Anna Dearmon Kornick is a professional time-management coach, and head of community at Clockwise. She believes that cultivating employee engagement should start during the recruitment process before any new hires are officially hired.

Kornick stated that the hiring process provides an opportunity to find candidates who align with your company’s values. Your onboarding program should be used to inspire and educate new employees so that they take ownership of the company’s mission at the beginning of their tenure.

Cover the following four C’s during the onboarding process:

  • Compliance (i.e. rules and regulations)
  • Clarification (e.g. job expectations)
  • Culture
  • Connectivity

You can send personalized welcome packs, provide training and documentation, review the company culture and assign mentors or friends.

3. Your vision statement should align with that of the employees.

Strong company vision and mission statements are vital. Employers are paying more attention to what companies stand for and want to work with companies that share their values and purpose. It is not enough to simply review your company’s purpose at orientation.

Adam Weber, senior vice-president of the community at 15Five, stated, “If you’re a business owner you won’t be able to create the type of company you want.”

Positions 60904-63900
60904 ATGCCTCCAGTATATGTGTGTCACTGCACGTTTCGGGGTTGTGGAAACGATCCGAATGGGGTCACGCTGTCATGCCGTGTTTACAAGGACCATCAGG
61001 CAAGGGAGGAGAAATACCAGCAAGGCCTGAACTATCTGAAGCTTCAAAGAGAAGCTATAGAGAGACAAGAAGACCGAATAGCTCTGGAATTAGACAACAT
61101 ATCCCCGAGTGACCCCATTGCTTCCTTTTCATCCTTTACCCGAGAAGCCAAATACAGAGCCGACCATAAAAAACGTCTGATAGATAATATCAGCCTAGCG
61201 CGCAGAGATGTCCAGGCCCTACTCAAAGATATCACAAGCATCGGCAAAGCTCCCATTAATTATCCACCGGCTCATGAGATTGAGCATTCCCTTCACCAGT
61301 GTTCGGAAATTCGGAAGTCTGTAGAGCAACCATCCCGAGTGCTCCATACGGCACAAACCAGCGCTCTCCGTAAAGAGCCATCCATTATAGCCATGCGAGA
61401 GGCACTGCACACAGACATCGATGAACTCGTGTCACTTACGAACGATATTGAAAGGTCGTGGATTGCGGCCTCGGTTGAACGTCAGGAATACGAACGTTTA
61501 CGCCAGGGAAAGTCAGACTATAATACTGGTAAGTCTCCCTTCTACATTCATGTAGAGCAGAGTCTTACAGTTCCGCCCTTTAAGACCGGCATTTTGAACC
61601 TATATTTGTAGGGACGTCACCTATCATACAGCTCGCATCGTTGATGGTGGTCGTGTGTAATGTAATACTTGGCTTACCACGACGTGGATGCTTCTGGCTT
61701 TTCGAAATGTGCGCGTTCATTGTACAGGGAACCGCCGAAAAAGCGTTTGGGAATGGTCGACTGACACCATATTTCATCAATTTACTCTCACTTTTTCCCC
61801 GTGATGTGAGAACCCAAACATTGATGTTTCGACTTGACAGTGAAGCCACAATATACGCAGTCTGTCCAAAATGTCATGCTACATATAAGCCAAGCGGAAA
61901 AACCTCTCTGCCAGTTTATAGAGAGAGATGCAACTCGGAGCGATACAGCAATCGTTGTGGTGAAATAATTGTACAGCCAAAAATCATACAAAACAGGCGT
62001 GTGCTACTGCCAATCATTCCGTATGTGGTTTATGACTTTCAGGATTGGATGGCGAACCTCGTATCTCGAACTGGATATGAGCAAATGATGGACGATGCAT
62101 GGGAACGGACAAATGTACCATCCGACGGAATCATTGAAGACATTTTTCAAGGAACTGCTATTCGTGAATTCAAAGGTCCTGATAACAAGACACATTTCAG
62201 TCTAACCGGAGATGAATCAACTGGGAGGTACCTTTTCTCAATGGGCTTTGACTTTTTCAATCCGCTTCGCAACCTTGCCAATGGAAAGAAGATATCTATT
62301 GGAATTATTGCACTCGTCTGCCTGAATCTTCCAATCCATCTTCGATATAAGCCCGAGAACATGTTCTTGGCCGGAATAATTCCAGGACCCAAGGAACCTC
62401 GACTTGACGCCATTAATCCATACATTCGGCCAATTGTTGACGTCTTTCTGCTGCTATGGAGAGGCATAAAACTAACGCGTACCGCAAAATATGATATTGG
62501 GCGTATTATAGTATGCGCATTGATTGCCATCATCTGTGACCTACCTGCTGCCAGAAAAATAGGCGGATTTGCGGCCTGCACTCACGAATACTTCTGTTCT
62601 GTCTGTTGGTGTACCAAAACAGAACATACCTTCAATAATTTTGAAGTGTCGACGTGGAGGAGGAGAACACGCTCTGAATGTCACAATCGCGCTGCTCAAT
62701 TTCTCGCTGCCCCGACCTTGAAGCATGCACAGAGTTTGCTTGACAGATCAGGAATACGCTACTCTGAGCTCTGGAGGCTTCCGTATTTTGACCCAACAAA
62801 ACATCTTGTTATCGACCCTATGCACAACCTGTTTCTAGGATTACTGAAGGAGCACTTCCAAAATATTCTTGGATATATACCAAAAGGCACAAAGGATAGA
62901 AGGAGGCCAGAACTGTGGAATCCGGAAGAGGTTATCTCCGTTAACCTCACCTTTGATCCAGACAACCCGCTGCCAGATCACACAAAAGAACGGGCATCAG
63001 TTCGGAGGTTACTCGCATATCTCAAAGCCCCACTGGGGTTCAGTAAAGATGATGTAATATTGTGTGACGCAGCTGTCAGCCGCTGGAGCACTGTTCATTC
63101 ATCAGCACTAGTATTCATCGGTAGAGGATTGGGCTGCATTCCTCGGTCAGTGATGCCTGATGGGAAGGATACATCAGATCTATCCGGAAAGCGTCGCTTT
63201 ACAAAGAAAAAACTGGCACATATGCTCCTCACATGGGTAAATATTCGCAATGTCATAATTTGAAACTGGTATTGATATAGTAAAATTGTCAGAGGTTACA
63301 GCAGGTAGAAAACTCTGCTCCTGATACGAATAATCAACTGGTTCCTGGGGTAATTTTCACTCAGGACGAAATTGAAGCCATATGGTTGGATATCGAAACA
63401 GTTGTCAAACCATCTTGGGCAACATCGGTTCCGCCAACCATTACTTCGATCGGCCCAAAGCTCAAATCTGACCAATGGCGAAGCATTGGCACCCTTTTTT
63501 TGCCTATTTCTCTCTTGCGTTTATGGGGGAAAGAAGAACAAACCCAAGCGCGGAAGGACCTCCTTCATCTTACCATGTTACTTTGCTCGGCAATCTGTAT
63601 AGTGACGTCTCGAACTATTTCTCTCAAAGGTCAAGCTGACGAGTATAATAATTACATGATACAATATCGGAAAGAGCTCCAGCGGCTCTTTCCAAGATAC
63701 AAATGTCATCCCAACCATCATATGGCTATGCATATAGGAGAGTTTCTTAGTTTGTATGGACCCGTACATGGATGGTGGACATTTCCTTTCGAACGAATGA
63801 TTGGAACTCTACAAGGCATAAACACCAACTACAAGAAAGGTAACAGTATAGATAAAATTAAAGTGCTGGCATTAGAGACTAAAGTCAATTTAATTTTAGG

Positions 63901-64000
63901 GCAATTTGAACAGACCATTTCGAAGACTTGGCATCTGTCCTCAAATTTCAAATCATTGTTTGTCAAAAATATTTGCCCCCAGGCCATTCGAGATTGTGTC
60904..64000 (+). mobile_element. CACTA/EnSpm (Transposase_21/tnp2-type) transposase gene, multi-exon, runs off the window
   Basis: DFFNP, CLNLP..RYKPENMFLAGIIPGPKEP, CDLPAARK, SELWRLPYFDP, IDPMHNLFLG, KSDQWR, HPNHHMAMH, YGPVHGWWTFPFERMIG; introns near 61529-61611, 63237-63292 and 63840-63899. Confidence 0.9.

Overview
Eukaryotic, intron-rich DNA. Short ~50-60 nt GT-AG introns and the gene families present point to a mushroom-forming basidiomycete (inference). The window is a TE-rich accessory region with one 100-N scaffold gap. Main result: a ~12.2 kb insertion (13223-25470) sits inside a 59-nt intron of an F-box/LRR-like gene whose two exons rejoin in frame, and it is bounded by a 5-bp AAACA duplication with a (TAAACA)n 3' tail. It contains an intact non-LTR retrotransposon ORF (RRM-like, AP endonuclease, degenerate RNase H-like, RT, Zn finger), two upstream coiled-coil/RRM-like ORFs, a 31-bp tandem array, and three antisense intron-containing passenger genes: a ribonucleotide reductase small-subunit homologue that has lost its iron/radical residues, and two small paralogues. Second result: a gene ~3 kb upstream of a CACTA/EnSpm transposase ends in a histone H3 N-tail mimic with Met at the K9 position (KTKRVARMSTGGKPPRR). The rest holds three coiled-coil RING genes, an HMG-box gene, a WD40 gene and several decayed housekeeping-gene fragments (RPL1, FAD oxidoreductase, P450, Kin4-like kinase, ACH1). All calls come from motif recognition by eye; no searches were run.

Create job descriptions for employees that reflect your values. Then, explain to your team how your work relates to the company’s overall goals. Employees who are engaged like to feel that they can contribute to the success of the company. This helps them to see the positive impact they have on the company.

4. Encourage feedback and communication.

Communication is an essential aspect of any business. Establish a culture of open communication and giving feedback. Feedback can either be given informally during real-time events or in one-on-one meetings between employees and managers. employees should be able to trust their managers and feel free to ask any questions, concerns, or suggestions.

5. Employee health and well-being should be prioritized.

Many organizations are now concerned about employee health, particularly supporting employee mental well-being. To be competitive, organizations must provide benefits packages that encourage and support employee health. This will allow them to give their employees the tools they need to succeed. Employees who are mentally and physically healthy have more energy and motivation to work for their company.

6. Offer employee development opportunities.

According to the 2020 Retention Report, employees are most likely to leave their job due to a lack of career development. This has been true for the past decade. If you want to retain your talent, then you should at least offer professional growth opportunities. Employee engagement can be improved by providing staff with plenty of training and development opportunities.

Managers can work with employees to set career goals and provide opportunities for advancement. Employees can create performance objectives to help them prepare for their next career step, whether it is a vertical or horizontal one. Clear growth plans are a way to motivate employees and help them grow professionally.

7. Employee rewards and recognition ideas